Researchers find alternative source of energy

A Botswana College of Agriculture (BCA) research team shows that pig waste can be used to produce biogas, principal investigator Dr Ezekiel Chimbombi has revealed.

A lot of people had attempted similar research and failed but Chimbombi said that they had secured financing from the UNDP-Global Environment Facility to achieve their breakthrough. "They gave us a small grant for this technology so that we can set up as we were certain that it will work," he said. All in all the entire whole project, including training will cost close to P345,000. Now Chimbombi and his team have decided to use the participatory approach where they get the farmers and work with them. This engagement will mean that the farmers will be able to see what is going on until the biogas plant is functional. The last thing they did, as part of that research, was to do a survey to determine whether there are pig farmers and if they are there do they have a waste management problem? The research was carried out in the South East region (which covers Mochudi, Molepolole, and Ramotswa). The findings were that there are over 4,000 pigs in the region and they do have a waste management problem.

The second step was to call the farmers and workshop them from Monday to Thursday last week at the Rural Training Center. They told the farmers that they have established that there is a problem of waste and they were happy that they have finally been helped to alleviate this. It was this four-day workshop that the farmers were taught how the plant will work.Asked why they decided to use pig waste over other animals, Chimbombi said that when they approached their financial sponsors, they knew very well that it is a competitive grant process. He said that they did not choose cattle because they are all over and are not confined like pigs.  So they had only two choices, either chickens or pigs but they resolved to use pigs as people normally associate them with dirt but now it's no longer waste but a resource.Starting this week, Chimbombi and his team will build the biogas plant and will be calling farmers occasionally to see the development. "We want to engage them so that they can finally adopt it." In addition, they are hopeful that the plant will be ready in less than six months.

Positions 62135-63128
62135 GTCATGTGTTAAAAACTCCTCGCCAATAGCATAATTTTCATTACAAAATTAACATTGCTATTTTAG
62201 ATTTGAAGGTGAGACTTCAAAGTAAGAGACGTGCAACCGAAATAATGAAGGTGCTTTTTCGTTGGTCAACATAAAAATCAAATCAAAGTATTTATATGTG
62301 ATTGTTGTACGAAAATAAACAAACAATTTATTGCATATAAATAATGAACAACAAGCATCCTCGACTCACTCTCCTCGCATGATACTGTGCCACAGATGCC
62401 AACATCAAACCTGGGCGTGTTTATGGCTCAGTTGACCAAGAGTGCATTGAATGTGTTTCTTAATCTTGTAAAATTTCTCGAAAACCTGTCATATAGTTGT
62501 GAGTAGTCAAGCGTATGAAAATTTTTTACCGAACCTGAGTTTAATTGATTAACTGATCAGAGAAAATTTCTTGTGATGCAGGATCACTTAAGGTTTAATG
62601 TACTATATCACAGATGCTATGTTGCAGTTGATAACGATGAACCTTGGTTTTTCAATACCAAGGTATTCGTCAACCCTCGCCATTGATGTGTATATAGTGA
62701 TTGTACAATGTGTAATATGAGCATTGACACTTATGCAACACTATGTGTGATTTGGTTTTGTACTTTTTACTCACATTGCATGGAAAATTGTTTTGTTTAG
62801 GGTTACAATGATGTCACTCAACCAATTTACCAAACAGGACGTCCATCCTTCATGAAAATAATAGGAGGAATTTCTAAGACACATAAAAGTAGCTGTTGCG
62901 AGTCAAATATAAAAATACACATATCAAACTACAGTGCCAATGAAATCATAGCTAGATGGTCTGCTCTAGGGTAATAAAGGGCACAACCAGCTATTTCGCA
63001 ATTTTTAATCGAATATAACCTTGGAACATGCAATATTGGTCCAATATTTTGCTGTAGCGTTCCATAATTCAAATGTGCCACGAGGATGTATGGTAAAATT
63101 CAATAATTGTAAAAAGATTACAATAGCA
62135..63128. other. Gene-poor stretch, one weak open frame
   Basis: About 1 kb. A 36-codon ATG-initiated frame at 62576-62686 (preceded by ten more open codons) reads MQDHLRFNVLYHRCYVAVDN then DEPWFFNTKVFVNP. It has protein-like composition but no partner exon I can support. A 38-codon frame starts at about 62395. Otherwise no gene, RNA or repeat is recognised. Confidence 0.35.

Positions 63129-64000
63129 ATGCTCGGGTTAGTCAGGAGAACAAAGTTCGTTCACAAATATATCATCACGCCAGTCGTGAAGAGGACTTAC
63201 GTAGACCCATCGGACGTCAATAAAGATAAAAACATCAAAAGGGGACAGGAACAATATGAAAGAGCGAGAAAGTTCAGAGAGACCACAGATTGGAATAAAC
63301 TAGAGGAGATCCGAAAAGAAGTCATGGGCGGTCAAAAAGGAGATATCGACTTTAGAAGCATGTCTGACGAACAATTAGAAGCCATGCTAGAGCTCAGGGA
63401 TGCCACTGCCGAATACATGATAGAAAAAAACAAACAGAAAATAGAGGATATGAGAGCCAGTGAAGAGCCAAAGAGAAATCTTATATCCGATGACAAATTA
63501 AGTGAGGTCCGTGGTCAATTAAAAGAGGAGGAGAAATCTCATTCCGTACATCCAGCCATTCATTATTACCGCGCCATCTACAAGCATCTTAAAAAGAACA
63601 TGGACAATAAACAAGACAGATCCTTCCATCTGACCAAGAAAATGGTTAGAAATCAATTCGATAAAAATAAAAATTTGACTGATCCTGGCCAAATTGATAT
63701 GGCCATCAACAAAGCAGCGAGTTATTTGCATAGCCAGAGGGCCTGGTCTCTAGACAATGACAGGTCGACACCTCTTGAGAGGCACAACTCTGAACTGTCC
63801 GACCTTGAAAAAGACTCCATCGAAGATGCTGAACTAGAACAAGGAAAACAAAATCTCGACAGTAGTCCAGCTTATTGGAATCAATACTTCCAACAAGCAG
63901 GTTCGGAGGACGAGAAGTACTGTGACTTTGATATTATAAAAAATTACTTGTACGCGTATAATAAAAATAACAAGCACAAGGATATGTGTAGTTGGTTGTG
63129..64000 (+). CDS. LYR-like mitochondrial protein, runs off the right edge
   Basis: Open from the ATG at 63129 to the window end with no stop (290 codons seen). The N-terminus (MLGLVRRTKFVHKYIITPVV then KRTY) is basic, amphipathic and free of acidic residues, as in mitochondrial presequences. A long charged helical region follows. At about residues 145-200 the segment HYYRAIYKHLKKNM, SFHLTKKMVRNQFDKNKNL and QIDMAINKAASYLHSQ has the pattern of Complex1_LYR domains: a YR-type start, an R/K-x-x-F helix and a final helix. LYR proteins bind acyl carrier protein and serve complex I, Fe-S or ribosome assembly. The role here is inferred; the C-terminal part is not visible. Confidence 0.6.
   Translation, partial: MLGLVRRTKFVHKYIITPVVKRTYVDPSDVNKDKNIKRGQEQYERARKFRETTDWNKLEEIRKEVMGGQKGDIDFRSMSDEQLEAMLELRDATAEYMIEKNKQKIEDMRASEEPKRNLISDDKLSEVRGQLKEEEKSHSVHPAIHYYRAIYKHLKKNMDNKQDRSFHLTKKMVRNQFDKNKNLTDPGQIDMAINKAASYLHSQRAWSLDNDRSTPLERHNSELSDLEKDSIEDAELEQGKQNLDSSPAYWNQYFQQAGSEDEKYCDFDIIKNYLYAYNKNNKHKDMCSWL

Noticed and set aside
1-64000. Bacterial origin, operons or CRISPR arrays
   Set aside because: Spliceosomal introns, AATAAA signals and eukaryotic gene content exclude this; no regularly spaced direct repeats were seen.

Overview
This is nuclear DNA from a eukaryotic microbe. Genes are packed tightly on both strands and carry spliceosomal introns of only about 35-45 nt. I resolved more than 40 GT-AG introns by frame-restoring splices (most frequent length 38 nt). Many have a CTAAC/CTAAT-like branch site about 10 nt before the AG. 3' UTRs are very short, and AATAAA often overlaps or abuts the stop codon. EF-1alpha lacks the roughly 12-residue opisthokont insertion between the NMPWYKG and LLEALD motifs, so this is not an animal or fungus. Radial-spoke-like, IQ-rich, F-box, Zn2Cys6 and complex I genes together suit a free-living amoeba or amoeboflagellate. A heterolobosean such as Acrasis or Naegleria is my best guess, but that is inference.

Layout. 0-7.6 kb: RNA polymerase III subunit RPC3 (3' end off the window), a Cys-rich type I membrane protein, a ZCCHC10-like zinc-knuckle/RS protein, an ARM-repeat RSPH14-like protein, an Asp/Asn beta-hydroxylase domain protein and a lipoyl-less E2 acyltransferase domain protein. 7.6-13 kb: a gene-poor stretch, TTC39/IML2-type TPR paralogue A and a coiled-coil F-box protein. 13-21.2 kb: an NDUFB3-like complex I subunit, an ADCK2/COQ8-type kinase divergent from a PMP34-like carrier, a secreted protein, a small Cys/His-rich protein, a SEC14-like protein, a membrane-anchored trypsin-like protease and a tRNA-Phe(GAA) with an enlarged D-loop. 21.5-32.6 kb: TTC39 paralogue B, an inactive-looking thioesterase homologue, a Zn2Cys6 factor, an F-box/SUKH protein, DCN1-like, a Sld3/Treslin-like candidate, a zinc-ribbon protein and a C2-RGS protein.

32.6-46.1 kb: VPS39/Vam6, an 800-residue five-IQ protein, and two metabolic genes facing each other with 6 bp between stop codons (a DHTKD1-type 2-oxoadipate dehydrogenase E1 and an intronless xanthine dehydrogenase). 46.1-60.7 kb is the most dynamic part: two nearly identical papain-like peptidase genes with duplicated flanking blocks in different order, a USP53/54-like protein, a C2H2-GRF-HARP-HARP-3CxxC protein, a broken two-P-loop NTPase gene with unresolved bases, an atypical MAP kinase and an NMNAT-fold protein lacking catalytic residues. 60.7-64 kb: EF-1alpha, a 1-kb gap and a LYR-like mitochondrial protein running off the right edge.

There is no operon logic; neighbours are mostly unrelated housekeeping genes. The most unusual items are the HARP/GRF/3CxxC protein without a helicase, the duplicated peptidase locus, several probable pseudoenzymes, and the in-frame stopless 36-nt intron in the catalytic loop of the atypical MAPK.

Editor's Comment
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